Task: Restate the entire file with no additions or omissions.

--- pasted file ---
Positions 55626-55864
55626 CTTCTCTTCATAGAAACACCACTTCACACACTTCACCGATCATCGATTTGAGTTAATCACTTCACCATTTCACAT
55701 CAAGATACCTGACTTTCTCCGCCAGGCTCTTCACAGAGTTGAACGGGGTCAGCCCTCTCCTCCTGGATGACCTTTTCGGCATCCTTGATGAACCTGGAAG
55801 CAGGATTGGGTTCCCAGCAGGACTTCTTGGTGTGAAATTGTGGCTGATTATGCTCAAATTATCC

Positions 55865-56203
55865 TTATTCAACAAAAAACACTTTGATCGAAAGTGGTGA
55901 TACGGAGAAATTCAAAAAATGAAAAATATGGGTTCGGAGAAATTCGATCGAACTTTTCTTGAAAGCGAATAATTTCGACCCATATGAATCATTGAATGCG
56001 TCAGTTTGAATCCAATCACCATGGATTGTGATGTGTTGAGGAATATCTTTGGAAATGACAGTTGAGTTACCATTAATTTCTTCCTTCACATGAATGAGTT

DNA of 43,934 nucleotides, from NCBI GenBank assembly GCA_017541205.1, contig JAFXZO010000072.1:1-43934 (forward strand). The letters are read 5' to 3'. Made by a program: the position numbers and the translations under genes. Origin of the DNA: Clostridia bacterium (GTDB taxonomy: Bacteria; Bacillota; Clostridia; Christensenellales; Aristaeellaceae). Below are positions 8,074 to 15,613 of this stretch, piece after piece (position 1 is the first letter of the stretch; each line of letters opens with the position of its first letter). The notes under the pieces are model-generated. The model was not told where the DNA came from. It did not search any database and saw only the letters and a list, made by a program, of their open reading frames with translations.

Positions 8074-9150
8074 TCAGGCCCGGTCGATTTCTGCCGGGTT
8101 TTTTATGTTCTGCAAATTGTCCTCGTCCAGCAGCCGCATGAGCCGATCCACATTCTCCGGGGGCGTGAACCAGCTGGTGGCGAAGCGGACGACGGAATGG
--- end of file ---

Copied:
Positions 55626-55864
55626 CTTCTCTTCATAGAAACACCACTTCACACACTTCACCGATCATCGATTTGAGTTAATCACTTCACCATTTCACAT
55701 CAAGATACCTGACTTTCTCCGCCAGGCTCTTCACAGAGTTGAACGGGGTCAGCCCTCTCCTCCTGGATGACCTTTTCGGCATCCTTGATGAACCTGGAAG
55801 CAGGATTGGGTTCCCAGCAGGACTTCTTGGTGTGAAATTGTGGCTGATTATGCTCAAATTATCC

Positions 55865-56203
55865 TTATTCAACAAAAAACACTTTGATCGAAAGTGGTGA
55901 TACGGAGAAATTCAAAAAATGAAAAATATGGGTTCGGAGAAATTCGATCGAACTTTTCTTGAAAGCGAATAATTTCGACCCATATGAATCATTGAATGCG
56001 TCAGTTTGAATCCAATCACCATGGATTGTGATGTGTTGAGGAATATCTTTGGAAATGACAGTTGAGTTACCATTAATTTCTTCCTTCACATGAATGAGTT

DNA of 43,934 nucleotides, from NCBI GenBank assembly GCA_017541205.1, contig JAFXZO010000072.1:1-43934 (forward strand). The letters are read 5' to 3'. Made by a program: the position numbers and the translations under genes. Origin of the DNA: Clostridia bacterium (GTDB taxonomy: Bacteria; Bacillota; Clostridia; Christensenellales; Aristaeellaceae). Below are positions 8,074 to 15,613 of this stretch, piece after piece (position 1 is the first letter of the stretch; each line of letters opens with the position of its first letter). The notes under the pieces are model-generated. The model was not told where the DNA came from. It did not search any database and saw only the letters and a list, made by a program, of their open reading frames with translations.

Positions 8074-9150
8074 TCAGGCCCGGTCGATTTCTGCCGGGTT
8101 TTTTATGTTCTGCAAATTGTCCTCGTCCAGCAGCCGCATGAGCCGATCCACATTCTCCGGGGGCGTGAACCAGCTGGTGGCGAAGCGGACGACGGAATGG